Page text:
What I want out of life, by the way, is pretty similar to what you wrote above. A lifestyle that is sustainable and local. I shouldn't have to worry that an earthquake in China is going to seriously affect my future, because my lifestyle shouldn't DEPEND on factories in China. It should depend on relationships with people I know and trust, and the resources we can access and responsibly steward together. A lifestyle that doesn't require pissing away 40 hours of every week (50 if you count commuting and meals, which are NOT personal time) in a box doing (meaningless to me, which is why I'm writing this instead of doing it right now) work for people I don't even know. A life that allows me time to write, or learn to build things, or invent, or just walk in the woods. People that I care about, and who care about me because we have grown together through mutual dependency. The leisure to spend time with those people. And so on. This kind of life shouldn't be impossible for anybody to achieve, but there are too many damn people and too much land and resources under the domination of too few of them.
I timed myself, it took me five minutes to read your post. I'm probably a slow reader.
Read The Declaration - End the (grain) Fed - My Primal Journeys
International Council of Thirteen Indigenous Grandmothers
Er, where are you getting your definition of tribe? How can you say there's no hierarchy? My college anthro professor would be pretty surprised to hear that. Tribal life also tends to be incredibly rigid socially; what happens when someone's kid just doesn't fit in? What if someone's a homosexual living in a tribe where it's seen as an abomination? What if someone's an artist, and doesn't find farming and herding fulfilling? What if someone likes city living? Or wants to be an astrophysicist? What if someone is born with a birth defect and needs treatment - modern medicine and technology sound pretty awesome in that situation.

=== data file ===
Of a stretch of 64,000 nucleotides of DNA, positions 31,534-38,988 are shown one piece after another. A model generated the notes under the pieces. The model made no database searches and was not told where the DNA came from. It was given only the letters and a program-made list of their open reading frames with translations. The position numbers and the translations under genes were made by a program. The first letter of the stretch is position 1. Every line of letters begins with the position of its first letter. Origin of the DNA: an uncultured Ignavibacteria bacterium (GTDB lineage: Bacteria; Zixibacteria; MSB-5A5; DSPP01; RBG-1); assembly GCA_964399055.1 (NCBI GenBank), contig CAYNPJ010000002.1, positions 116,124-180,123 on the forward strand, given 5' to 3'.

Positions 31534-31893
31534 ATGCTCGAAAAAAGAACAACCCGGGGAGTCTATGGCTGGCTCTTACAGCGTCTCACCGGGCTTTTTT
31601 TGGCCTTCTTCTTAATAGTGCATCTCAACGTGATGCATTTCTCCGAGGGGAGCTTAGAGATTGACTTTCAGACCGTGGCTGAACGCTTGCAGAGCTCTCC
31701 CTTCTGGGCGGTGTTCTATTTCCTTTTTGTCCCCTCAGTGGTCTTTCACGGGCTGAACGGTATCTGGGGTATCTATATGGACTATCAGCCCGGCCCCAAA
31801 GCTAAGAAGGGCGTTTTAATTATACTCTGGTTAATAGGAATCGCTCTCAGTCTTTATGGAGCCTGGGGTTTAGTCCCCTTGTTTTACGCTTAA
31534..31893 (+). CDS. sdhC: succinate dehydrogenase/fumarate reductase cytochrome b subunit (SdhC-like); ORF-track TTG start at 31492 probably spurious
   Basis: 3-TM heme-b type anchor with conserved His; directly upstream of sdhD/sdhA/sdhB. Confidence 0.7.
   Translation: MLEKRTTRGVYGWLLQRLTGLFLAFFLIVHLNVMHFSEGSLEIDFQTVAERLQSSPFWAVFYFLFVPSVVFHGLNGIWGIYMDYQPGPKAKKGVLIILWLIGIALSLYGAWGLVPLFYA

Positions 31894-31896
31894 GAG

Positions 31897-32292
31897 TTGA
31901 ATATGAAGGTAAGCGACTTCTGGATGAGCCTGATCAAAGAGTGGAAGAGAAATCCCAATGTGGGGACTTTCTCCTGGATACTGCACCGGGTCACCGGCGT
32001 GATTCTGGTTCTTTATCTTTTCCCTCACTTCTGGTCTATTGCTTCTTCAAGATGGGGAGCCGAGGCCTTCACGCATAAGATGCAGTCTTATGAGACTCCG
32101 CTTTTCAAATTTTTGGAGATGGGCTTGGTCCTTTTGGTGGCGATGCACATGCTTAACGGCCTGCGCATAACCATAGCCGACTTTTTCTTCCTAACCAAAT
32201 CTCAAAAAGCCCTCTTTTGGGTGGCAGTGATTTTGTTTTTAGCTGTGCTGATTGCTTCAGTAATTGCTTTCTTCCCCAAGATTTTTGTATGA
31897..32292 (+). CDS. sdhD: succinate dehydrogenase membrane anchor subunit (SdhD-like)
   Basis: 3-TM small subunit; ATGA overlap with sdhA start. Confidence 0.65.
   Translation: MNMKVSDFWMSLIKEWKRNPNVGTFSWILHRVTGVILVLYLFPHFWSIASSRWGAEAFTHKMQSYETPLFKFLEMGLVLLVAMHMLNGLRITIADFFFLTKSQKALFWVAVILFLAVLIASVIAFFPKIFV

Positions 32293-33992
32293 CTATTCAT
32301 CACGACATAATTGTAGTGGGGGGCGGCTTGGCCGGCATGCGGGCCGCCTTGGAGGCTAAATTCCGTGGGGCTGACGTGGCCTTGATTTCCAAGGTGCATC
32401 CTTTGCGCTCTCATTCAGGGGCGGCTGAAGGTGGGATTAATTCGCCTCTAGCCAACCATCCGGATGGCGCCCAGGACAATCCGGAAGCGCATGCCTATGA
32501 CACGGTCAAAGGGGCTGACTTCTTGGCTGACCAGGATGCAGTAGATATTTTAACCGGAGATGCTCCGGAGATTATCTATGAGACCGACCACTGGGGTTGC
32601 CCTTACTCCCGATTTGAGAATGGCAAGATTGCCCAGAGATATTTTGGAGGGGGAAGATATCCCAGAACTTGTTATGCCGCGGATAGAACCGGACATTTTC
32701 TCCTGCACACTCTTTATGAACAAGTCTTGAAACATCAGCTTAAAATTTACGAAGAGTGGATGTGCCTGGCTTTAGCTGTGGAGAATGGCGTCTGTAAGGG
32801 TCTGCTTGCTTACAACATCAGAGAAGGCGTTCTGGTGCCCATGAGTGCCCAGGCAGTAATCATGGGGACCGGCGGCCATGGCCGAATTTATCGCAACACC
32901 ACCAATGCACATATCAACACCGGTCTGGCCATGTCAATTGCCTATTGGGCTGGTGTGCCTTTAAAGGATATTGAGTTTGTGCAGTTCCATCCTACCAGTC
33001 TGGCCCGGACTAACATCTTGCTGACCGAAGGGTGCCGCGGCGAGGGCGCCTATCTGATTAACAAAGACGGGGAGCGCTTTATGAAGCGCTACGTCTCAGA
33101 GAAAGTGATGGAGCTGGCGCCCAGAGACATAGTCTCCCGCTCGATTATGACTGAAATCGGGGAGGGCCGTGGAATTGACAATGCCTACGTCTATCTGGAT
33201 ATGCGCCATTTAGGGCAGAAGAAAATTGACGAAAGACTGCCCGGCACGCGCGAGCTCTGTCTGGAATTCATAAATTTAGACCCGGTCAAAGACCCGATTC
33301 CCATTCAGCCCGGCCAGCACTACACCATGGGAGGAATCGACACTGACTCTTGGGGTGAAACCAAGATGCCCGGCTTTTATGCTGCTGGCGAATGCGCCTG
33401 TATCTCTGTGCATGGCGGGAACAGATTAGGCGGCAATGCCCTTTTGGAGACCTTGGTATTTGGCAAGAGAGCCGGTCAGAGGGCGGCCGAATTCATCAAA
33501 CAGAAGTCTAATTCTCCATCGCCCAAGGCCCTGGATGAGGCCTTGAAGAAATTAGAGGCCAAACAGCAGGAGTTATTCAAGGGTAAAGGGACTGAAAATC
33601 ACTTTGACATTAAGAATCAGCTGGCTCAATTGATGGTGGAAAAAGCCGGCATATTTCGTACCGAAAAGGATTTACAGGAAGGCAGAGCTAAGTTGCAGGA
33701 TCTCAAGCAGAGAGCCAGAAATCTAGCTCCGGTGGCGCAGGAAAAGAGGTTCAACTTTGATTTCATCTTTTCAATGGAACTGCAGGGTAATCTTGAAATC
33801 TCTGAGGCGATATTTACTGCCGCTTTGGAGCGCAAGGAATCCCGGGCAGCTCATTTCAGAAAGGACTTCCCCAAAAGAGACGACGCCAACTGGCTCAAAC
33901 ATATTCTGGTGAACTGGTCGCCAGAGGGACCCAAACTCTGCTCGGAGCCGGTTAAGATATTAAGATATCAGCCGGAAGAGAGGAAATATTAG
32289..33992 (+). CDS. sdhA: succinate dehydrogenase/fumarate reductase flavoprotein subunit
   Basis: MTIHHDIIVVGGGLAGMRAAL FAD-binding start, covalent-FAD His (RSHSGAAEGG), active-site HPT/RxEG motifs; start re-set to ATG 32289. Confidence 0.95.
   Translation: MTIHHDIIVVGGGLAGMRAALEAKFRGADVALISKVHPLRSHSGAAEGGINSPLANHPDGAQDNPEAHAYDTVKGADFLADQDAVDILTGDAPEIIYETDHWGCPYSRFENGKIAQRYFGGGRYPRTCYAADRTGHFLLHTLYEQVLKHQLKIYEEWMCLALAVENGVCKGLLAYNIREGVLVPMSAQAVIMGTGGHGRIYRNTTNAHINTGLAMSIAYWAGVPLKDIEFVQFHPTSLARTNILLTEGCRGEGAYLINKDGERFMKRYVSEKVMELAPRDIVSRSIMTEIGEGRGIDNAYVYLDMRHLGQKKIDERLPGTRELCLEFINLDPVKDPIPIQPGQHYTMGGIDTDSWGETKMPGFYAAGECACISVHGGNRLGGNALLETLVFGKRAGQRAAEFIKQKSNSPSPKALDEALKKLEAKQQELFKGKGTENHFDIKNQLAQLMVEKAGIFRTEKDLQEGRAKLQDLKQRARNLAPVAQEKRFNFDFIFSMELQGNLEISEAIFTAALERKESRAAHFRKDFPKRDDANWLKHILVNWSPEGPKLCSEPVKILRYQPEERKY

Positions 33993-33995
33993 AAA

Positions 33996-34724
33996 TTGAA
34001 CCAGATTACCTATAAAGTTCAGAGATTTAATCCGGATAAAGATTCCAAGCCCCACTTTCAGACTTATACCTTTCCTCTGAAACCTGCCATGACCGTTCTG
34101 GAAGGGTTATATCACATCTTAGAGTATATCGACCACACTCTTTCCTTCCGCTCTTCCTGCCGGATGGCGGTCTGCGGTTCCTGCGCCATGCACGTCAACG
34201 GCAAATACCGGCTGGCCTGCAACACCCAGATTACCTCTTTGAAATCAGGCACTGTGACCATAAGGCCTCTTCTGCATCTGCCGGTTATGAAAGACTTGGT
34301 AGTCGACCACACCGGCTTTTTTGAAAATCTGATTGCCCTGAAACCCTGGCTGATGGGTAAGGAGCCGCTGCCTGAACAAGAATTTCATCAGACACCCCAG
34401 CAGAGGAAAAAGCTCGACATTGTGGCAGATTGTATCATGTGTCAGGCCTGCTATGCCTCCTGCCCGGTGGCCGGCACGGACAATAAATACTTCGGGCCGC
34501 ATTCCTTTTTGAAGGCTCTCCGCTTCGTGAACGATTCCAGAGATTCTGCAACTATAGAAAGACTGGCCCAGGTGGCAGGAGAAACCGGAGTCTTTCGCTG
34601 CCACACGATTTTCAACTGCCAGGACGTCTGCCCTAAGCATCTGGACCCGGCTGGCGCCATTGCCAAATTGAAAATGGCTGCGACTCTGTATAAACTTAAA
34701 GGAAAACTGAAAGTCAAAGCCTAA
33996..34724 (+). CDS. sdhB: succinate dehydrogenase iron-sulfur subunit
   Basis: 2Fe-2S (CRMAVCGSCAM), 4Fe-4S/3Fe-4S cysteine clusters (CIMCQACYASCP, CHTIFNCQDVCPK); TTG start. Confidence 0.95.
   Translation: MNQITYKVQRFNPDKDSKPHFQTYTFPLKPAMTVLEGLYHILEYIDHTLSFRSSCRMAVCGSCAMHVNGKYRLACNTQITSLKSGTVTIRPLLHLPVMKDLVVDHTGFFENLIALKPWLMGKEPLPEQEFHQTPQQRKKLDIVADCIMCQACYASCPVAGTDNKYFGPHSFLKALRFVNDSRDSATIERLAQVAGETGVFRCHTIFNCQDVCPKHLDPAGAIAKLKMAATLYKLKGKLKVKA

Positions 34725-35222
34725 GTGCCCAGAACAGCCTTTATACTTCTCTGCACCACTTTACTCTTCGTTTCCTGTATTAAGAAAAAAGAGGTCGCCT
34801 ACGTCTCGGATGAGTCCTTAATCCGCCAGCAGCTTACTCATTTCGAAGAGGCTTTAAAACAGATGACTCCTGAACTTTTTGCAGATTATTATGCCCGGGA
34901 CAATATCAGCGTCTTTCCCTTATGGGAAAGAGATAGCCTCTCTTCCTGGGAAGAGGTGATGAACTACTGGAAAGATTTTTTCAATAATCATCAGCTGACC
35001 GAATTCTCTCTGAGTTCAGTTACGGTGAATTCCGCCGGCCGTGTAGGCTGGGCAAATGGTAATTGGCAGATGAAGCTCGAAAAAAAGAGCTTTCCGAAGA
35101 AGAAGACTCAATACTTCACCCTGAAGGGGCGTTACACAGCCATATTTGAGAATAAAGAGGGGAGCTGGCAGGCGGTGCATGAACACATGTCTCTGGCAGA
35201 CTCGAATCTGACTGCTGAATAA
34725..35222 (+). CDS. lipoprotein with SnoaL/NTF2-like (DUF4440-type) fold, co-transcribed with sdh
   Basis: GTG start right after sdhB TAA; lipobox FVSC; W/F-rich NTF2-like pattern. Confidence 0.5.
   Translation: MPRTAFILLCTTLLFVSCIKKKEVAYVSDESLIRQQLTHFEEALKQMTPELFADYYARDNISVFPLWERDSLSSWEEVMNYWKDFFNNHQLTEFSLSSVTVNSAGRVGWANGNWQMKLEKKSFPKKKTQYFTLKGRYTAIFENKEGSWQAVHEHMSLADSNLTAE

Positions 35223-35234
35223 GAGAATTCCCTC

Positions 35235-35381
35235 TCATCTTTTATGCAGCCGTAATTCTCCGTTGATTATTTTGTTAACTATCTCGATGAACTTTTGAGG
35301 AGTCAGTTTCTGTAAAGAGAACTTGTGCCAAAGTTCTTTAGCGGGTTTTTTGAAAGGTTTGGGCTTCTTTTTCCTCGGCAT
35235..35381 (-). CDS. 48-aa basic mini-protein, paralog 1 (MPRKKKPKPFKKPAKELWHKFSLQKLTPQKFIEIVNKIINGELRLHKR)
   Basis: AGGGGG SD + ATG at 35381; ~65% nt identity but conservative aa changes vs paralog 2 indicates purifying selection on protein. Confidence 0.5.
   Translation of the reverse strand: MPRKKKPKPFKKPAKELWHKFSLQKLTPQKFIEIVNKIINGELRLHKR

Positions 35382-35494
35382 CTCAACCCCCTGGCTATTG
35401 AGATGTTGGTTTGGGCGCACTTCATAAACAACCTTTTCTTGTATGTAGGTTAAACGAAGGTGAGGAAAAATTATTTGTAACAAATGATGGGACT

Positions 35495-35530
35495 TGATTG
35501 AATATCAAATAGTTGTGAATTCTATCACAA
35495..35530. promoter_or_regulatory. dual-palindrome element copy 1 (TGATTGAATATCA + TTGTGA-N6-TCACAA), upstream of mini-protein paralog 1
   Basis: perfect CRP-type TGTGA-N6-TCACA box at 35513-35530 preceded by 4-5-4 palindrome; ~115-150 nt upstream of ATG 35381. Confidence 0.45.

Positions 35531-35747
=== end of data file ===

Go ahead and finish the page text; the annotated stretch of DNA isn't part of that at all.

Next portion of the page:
As for constancy, even if you're living off the land, there's still tornadoes, tsunamis, earthquakes, fire and flood, and the natural boom and bust population cycles. The natural world is incredibly chaotic. Frankly, I think you've got an idealized, sanitized view of what "tribal living" actually is. Modern life has some serious drawbacks, but back-to-the-land, Disney-tribal movements are only going to be worse.
We still have tornadoes, tsunamis, earthquakes (not sure how this would affect a tribe, but w/e), fires, and floods in modern society. I don't get your point there.
Natural boom and bust population cycles??? I think I know what you mean, but please explain further.
I haven't idealized tribal life one bit. Evolution has produced a tribal way of life that works. Our populations sustain themselves, people mostly have a good wellbeing, and the world goes round. Humans without any fancy technology made it through everything nature has thrown at us: volcanoes, ice ages, etc. The only reason modern society still stands is that it has always been able to expand. Gather up more resources, kill more people and take their land, clear off more land for farming, find more pristine water, etc. Expansion is quite clearly something that cannot go on forever. If you think our society can continue like it is right now, you are like person jumping off of a cliff thinking that you can fly....until you hit the ground. On the contrary, I think you have idealized modern life.
Furthermore, I am not advocating an immediate, back-to-the-land movement. That would be chaos since we have way, way, way too many people to do such a thing. Baby steps.
Tribal life is the only thing we HAVE.
I didn't know he had written anything else! Thanks for that, I'll have to look him up.
Ah, I see he is quite prolific. Now I know what books I will be reading for a while...
EDIT: Do you have any recommendations on where I should start? Beyond Civilization sounds good. I think after that I'll reread Ishmael and go through some of his other fiction.
Last edited by Uncephalized; 02-01-2012 at 10:52 AM.